There are other Chinese leafy greens will work just as well, and are cooked similarly, e.g. Chinese broccoli (Gai Lan), Choy Sum, etc. Additionally, other vegetables such as broccoli and green beans can be used also, but they will require a slightly longer blanching time.
I used Jasmine Rice for this recipe, and used my handy dandy rice cooker to make rice (2 cup rice, 2 1/2 cups water). If you don’t have a rice cooker, cook it over the stove top (2 cups rice, 3 1/2 cups water) for 20 minutes.
Combine and Feast
A.k.a. my favorite part…
Remember to drizzle on that delicious sauce you created… Pour onto the pork, pour onto the rice, pour, pour, pour. I am a sauce girl. Sauce it up and I’m happy as a lark. Remember the sauce is a concoction of the marinate with additional water added, so if you need to make more sauce, you have the ingredients to do so.
Since the internet is filled with meal prep ideas, let me get on that train as well. This recipe has meal prep screaming all over it. Make little containers of this and have it for the rest of the week – the flavor permeates the pork and it tastes better daily.
What if I have even more leftover pork?
Fret not, for I have solutions for you…
- Add to ramen noodles – Add some protein (or even veggies) to your ramen noodle packets. Barbecue pork is an excellent add
- Add to other noodles – Wan tan noodles, egg noodles, rice noodles…
- Use as a sandwich meat – Eat it with white/wheat bread, steamed buns, create your very own version of Banh Mi…hmm?
- Ingredient for egg foo yong – Egg Omelette with Chinese spices, filled with shrimp, onions, barbecue pork, or anything you have on hand really. I eat mine dipped in chili sauce…delicious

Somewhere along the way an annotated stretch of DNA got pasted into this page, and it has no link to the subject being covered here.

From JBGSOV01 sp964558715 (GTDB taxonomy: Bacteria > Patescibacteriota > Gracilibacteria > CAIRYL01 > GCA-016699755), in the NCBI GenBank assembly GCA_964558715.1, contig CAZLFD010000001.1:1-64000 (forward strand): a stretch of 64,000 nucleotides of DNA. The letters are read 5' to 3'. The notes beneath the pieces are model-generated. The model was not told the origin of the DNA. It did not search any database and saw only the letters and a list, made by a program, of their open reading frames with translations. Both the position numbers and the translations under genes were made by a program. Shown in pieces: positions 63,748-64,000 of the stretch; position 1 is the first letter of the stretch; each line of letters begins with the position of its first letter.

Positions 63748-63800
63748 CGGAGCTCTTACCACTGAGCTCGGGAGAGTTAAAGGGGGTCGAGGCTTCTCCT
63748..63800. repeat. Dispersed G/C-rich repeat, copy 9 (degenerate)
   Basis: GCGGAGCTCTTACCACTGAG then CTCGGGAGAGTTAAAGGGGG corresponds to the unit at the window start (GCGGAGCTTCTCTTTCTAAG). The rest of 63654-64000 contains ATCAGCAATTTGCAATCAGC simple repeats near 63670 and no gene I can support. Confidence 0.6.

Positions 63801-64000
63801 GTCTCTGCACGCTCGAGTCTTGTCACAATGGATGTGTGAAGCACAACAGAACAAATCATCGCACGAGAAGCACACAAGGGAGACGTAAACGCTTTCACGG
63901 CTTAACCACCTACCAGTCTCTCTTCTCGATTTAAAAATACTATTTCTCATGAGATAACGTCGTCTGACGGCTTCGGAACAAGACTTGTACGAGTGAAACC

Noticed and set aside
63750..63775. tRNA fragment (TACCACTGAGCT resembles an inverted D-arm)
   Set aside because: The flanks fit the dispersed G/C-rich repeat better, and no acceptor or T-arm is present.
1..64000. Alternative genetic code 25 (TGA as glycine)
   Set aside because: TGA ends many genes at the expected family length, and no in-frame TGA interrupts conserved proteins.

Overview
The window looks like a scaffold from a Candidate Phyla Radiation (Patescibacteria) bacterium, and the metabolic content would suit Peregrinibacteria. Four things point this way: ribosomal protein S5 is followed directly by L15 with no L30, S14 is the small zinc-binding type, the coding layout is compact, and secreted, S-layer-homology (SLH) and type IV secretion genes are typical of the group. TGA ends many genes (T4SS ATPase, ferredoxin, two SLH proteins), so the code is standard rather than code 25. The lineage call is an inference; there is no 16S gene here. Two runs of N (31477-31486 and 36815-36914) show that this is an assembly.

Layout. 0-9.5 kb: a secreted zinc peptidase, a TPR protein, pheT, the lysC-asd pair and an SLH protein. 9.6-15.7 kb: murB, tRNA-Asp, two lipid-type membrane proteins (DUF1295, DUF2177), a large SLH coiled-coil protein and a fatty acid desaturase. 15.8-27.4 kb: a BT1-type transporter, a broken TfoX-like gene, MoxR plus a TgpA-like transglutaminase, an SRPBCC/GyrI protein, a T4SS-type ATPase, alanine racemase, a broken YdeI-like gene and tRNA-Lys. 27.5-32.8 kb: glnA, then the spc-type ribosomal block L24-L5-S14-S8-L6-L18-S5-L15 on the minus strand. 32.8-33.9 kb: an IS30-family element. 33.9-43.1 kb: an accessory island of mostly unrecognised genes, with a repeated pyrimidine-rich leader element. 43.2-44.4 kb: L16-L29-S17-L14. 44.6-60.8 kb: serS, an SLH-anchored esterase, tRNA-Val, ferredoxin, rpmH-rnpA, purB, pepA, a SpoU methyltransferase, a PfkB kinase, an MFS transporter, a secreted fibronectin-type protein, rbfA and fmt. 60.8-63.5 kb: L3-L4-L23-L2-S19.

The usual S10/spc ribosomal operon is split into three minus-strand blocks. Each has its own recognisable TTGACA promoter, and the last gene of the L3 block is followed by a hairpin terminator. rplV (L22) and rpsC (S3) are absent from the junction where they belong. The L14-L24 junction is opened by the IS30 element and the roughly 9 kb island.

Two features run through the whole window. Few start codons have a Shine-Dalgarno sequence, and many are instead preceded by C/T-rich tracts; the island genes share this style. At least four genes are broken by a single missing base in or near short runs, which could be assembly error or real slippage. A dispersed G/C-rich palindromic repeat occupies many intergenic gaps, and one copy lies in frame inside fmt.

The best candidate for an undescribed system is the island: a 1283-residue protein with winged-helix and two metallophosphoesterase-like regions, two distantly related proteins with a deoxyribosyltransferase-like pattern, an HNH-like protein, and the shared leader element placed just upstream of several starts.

So many possibilities!
I have to admit we made four pounds of Chinese Barbecue Pork in my attempt to write this recipe up and also feed my hubby, sister who was visiting, and me. We still have a ton in the fridge, and loving every bite of it!
Chinese Barbecue Pork (Char Siu) and Bok Choy Rice Bowl
Fragrant steamed jasmine rice topped with sweet and salty glazed fire-roasted slices of Chinese Barbecue Pork and Baby Bok Choy. Drizzle with sweet sauce. Delicious and great for meal preps!
Chinese Barbecue Pork (Char Siu)
- 2 lbs pork tenderloin
- 3 tbsp hoisin sauce
- 1 1/2 tbsp sweet soy sauce (kicap manis)
- 1 tsp soy sauce
- 1 tsp oyster sauce
- 3 tbsp honey
- 2 1/2 tbsp brown sugar
- 2 tsp sesame oil
- 1 tbsp vegetable oil
- 1/2 tsp five spice powder
- baby bok choy
- sesame oil
- oyster sauce
- 2 cups jasmine rice
Chinese Barbecue Pork (Char Siu)
In a pot, combine hoisin sauce, sweet soy sauce, soy sauce, oyster sauce, honey, brown sugar, sesame oil, vegetable oil, and five spice powder. Stir and heat under medium heat. Once boiled, switched off heat. If you do not have sweet soy sauce (kicap manis), you can omit it but add an additional tablespoon of hoisin sauce to the mixture.
Place pork tenderloin(s) into a zip lock bag, add sauce to zip lock bag. Refrigerate and marinate for 24 hours.
Fire up charcoal grill. Place pork tenderloins to the side of the burning coals so that it will be exposed to the heat indirectly. Turn pork over every 20 minutes and brush additional marinate onto tenderloin after every flip. Once internal temperature reaches 165 degrees F on multiple spots on the tenderloin, pork is done.
Slice tenderloin into thin slices
Char Siu Sauce
Transfer leftover marinate to saucepan, add 1/3 cup water, bring to boil, and then lower heat and cook for an additional 5-10 minutes.
Peel baby bok choy into individual stalks and wash to remove all the dirt on vegetable
Heat up pot with water. Once water is boiled, add in bok choy. Cook for 30-60 seconds and remove promptly. Pat dry bok choy.
In a small ramekin, combine sesame oil and oyster sauce in a 1:1 ratio. Use amount to taste. As a reference point, for two bunches of baby bok choy I used 1 tsp of each. A little goes a long way.
Add mixture to bok choy and mix well.
If steaming rice in rice cooker, follow instruction and rice to water ratio on rice cooker manual.
If steaming rice using a pot, add 3 1/2 cups of water to pot and bring to boil. Once boiled, add 2 cups of rice and close lid (use a pot with a good-fitting lid). Cook for 20 minutes - do not lift lid.
Transfer rice, Chinese Barbecue Pork, Bok Choy into bowl. Pour sauce onto pork and rice. Serve and enjoy!